The phantom kern get smashed, but he may invade someone else's space if he does

by Michael S. Kaplan, published on 2007/08/09 23:57 -04:00, original URI:

This is one of many posts that was written around the time that TypeCon2007 was going on, and edited later....

So last week, at the very beginning of TypeCon 2007, there was a workshop about math fonts and the Microsoft math engine.

And this is like the pre-pre-con -- on the east side, involving no travel downtown (even on that innocent Tuesday I had already decided to spend the week in the scooter tasking the bus across the water).

Amazingly (to me, I mean), there were several familiar faces there, from both inside and outside of MS. It was the first indication that TypeCon wouldn't be only strangers to me. This was good as in my mind I was worried that might be the case!

The talk was quite dizzying, first with Murray Sargent over on the Office side and then with Sergey Malkin on the Windows side. The talk covered the engine in Office and of course the font (Cambria Math). For a moment, I was even sad that I ended up so far away from what I was originally thinking about (something in mathematics), though I think things worked out okay, and this way I still get to look at math stuff from time to time....

This post is mostly not about math though (since as I pointed here and here, Murray can do that better over in his blog anyway!).

I'll put an equation in here for fun though!

In particular there was an issue that came up during the presentation about how math zones work.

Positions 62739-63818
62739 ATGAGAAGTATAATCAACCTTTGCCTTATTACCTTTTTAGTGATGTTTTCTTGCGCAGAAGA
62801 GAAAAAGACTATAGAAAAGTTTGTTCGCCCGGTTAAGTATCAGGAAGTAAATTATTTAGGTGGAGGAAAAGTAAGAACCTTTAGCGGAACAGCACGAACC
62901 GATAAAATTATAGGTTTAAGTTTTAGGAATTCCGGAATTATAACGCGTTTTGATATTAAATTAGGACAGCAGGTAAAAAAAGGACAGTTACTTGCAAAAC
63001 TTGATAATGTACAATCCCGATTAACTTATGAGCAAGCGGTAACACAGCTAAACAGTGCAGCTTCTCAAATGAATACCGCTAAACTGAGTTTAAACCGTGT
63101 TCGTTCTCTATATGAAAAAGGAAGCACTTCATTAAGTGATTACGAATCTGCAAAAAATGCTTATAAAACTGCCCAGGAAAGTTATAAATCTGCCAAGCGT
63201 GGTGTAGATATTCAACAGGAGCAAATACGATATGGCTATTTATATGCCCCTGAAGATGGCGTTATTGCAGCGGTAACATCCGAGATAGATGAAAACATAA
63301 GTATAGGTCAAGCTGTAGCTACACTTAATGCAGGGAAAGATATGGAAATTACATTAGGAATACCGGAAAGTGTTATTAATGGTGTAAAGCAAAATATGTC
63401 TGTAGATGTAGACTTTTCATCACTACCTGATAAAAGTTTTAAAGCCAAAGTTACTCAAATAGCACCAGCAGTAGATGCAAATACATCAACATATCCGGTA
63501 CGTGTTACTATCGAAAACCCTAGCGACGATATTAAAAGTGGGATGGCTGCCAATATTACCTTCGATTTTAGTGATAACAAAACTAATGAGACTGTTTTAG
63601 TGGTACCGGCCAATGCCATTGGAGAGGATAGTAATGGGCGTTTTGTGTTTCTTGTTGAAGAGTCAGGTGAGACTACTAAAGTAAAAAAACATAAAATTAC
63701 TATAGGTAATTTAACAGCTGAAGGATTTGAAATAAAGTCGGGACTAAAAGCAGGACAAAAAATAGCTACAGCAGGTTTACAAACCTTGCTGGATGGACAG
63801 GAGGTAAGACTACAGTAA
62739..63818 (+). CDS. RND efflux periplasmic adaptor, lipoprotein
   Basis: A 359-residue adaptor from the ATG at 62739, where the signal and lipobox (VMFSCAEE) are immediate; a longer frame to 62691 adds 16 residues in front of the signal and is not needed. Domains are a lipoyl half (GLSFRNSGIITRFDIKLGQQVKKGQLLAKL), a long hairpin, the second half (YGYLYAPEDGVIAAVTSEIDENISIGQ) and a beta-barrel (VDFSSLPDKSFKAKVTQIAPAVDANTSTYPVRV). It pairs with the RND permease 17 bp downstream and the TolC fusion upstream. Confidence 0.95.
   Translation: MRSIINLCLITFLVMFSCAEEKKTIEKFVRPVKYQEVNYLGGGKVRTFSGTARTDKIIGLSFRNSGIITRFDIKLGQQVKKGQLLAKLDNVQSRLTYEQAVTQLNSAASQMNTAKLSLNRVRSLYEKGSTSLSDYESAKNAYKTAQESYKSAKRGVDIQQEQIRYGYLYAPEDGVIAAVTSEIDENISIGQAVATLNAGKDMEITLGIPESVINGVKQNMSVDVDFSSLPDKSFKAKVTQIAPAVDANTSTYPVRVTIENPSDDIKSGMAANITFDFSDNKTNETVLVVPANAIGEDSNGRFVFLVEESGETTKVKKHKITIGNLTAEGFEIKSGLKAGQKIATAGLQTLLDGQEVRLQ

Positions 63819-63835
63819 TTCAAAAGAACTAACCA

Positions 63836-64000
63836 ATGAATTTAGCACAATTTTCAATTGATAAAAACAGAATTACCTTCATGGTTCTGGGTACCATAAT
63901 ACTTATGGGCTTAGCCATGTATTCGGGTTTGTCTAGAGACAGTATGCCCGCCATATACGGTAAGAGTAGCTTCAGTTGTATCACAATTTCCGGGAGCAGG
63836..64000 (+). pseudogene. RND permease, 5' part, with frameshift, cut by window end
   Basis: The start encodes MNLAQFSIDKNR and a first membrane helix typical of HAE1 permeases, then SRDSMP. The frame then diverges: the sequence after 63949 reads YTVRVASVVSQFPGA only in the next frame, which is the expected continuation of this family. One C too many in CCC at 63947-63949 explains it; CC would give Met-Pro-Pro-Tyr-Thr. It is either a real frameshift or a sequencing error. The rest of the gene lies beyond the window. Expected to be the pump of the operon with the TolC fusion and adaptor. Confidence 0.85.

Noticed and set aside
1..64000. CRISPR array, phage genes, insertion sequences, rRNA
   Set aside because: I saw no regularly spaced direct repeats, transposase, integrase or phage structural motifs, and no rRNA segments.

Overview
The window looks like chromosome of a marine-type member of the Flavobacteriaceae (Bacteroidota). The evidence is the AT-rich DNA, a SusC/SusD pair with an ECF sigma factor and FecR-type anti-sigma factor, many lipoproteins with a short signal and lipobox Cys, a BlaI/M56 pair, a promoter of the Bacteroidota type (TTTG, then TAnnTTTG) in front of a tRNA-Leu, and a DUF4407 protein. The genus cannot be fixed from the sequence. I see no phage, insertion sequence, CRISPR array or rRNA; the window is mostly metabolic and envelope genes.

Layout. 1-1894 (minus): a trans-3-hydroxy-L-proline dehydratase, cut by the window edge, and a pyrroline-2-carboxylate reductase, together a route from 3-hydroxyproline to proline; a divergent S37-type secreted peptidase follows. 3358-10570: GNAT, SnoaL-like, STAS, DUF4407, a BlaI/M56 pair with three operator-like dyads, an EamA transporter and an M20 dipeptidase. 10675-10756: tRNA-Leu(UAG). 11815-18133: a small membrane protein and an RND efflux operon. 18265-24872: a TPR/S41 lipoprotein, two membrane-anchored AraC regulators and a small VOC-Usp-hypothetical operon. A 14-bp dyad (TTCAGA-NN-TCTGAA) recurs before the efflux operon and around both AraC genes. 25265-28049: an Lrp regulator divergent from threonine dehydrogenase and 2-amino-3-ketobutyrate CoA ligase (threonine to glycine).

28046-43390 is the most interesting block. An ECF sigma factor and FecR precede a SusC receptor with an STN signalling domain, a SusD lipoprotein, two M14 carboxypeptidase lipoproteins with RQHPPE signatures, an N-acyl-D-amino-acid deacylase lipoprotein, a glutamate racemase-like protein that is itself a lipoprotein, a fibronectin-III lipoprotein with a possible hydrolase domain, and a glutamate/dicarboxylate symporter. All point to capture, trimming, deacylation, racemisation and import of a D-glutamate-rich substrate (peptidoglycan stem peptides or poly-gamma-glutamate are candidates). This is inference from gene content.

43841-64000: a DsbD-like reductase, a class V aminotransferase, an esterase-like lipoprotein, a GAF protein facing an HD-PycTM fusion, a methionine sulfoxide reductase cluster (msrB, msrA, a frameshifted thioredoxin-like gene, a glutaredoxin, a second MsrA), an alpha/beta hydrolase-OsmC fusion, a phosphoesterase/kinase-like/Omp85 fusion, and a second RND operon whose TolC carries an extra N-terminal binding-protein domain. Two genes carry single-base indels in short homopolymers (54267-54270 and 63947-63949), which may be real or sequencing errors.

It was about phantoms and smashes, the ways to add and remove white space from within math zones to impact the display of mathematical expressions (beyond the obvious fun of all of the interesting puns about how if phantoms get smashed, they disappear!).

Thinking back to Aye, ye dinna ken kern and the whole discussion about how the GDI kerning table is primitive compared to what Uniscribe/OpenType does.

In that post I mentioned I'd talk about more sophisticated kerning thoughts; no time like the present!

Of course even what these later technologies do is pretty primitive compared to what ought to be happening for kerning, especially in more complex letter formations where a real kerning solution would in theory be able to intelligently determine the default expected "comfort zone" of a character or a collection of characters.

Once that bit of "personal space" is determined for adjoining characters (or cluster of characters), kerning can be done by putting them as close as possible without invading the space of each.

And when extending that to math zones, the need for independently adding space (by adding phantoms) or removing it (by adding smashes) could really be for the most part abandoned, just like the workaround hacks that they are.

All we need is a sophisticated kerning mechanism that can get the job done. :-)


This post brought to you by 𝔚 (U+1d51a, a.k.a. MATHEMATICAL FRAKTUR CAPITAL W)

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